Clinical Trials Results Indicate New Ways to Use Drugs
To Treat Breast Cancer
The results from several clinical trials, presented at the American Society of Clinical Oncology (ASCO) annual meeting in New Orleans last week highlight research progress that spans the continuum of breast cancer - from prevention to reducing the risk of recurrence to treating advanced disease. The trials included exploring new hormonal therapies that may reduce cancer risk, developing alternatives to tamoxifen in the adjuvant setting, and optimizing chemotherapy dosing schedules.
One of the most significant findings pertains to decreasing the dosing interval for the chemotherapeutic agent, paclitaxel (Taxol), for women with metastatic breast cancer. The trial, conducted by the Cancer and Leukemia Group B (CALGB), a Cooperative Group funded by the National Cancer Institute (NCI), examined the effects of weekly administration of paclitaxel versus the standard 3-week schedule on tumor response and delay of disease progression.
Forty percent of patients who received paclitaxel weekly responded to treatment compared with 28 percent of patients on the standard regimen. Disease progression was 9 months with weekly chemotherapy versus 5 months with standard chemotherapy. Read more
Charting Our Progress: Targeted Therapies Coming into Their Own
The words "targeted therapy" were on everybody's lips last week at the 40th annual ASCO meeting. And with good reason. Encouraging results were reported in a number of clinical trials, proving that we are making progress in our efforts to attack cancer at its most fundamental levels.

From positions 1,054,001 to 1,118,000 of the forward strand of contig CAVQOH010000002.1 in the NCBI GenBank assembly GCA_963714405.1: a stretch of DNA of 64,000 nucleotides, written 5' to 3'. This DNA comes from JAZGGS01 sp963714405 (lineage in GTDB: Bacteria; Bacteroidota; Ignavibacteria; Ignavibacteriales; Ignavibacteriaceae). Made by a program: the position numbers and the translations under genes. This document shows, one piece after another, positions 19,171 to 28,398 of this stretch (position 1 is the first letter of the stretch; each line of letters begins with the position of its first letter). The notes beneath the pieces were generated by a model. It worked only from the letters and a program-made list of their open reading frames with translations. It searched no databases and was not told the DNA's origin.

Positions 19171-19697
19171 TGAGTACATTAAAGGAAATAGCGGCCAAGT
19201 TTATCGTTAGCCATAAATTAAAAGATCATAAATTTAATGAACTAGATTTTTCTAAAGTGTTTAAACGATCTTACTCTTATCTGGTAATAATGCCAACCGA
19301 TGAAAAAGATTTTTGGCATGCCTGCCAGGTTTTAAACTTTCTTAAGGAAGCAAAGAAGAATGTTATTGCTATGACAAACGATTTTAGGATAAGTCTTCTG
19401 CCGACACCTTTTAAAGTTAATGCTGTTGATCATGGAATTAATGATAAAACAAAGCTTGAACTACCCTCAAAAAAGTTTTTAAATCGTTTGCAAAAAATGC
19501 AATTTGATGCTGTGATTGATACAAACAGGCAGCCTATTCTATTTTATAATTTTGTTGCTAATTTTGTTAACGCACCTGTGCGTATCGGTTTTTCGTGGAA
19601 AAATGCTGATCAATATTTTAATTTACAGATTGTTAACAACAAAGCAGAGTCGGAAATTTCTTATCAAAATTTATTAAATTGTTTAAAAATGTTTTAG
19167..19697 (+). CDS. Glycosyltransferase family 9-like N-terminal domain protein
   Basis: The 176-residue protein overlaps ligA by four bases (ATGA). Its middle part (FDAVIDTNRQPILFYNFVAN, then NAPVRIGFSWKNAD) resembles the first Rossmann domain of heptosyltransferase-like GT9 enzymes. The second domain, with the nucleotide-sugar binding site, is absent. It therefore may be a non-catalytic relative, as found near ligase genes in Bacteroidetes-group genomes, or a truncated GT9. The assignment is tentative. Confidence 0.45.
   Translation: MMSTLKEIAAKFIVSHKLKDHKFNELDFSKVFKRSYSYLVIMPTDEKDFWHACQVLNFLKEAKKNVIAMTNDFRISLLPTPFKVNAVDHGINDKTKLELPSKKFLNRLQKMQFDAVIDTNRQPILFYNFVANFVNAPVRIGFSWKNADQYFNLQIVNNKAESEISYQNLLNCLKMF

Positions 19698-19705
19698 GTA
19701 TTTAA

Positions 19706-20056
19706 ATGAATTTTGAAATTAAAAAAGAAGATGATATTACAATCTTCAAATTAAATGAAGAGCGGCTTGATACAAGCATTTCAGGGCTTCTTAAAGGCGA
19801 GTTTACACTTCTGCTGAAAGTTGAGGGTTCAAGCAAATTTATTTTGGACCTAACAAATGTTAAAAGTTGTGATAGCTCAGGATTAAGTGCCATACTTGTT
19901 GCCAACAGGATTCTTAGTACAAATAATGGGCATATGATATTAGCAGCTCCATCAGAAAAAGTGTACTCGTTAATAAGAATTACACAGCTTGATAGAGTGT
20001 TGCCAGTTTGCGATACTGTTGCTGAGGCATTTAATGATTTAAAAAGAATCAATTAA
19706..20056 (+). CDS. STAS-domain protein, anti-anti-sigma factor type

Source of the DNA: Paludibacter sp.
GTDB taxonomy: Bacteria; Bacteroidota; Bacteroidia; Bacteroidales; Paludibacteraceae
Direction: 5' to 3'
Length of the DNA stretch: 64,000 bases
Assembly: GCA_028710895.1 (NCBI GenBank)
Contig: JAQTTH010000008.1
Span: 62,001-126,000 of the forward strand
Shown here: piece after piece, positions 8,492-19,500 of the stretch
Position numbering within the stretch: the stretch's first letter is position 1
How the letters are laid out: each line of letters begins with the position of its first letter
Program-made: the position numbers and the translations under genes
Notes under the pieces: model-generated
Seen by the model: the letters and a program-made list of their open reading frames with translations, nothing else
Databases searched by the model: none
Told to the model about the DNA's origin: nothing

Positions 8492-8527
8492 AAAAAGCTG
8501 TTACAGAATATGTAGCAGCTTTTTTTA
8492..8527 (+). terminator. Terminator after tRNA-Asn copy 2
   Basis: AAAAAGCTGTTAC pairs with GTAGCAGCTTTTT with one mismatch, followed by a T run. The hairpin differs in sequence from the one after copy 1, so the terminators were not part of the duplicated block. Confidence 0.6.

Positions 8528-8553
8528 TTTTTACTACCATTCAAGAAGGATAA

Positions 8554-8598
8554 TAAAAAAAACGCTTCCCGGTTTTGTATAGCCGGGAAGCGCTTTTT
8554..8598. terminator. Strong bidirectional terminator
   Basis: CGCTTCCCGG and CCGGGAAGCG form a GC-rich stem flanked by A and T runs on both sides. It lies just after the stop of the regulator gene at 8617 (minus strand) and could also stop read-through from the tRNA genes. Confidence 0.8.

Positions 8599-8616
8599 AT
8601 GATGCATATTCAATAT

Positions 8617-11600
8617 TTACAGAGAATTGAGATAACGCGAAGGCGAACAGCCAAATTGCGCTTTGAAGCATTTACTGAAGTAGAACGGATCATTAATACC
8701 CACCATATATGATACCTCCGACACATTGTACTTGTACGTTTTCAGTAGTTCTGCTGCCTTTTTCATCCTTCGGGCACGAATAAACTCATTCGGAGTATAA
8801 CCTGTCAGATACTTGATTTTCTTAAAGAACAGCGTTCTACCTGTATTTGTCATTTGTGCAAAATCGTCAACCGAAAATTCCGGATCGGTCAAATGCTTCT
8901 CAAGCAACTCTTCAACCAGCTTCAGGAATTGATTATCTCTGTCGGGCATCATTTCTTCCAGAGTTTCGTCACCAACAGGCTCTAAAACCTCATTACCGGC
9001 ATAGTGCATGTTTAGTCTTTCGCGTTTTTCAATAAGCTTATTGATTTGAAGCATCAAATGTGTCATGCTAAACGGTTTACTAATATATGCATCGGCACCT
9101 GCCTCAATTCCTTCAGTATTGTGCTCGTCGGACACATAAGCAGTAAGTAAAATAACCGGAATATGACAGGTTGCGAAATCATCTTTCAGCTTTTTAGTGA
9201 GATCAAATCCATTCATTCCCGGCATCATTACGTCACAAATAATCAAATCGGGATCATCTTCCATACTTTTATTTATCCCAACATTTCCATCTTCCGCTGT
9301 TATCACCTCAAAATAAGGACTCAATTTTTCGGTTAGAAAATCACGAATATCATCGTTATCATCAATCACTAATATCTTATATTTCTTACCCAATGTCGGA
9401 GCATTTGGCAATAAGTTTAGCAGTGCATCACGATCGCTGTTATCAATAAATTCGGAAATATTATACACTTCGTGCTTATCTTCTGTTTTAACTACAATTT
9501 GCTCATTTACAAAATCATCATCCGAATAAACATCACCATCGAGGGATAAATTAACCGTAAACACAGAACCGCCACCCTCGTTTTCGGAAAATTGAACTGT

In one phase III trial, for example, use of the investigational agent erlotinib (Tarceva) - which, like the recently FDA-approved gefitinib (Iressa), targets the epidermal growth factor receptor - improved survival in patients with advanced lung cancer. In another phase III trial, bortezomib (Velcade), which inhibits the proteasome pathway and affects both cancer cell proliferation and stability, significantly improved 1-year survival in multiple myeloma patients who had relapsed or become resistant to standard therapies. And several earlier stage trials involving the investigational anti-angiogenesis drugs SU11248 and BAY 43-9006, both of which are multitargeted agents, also demonstrated promise in treating metastatic renal cell carcinoma.
Other studies shed light on additional avenues of treatment, such as combining new therapies. One intriguing combination therapy that had positive results in metastatic renal cell carcinoma was the use of erlotinib and the vascular endothelial growth factor inhibitor bevacizumab (Avastin), which was recently approved by the FDA. Read more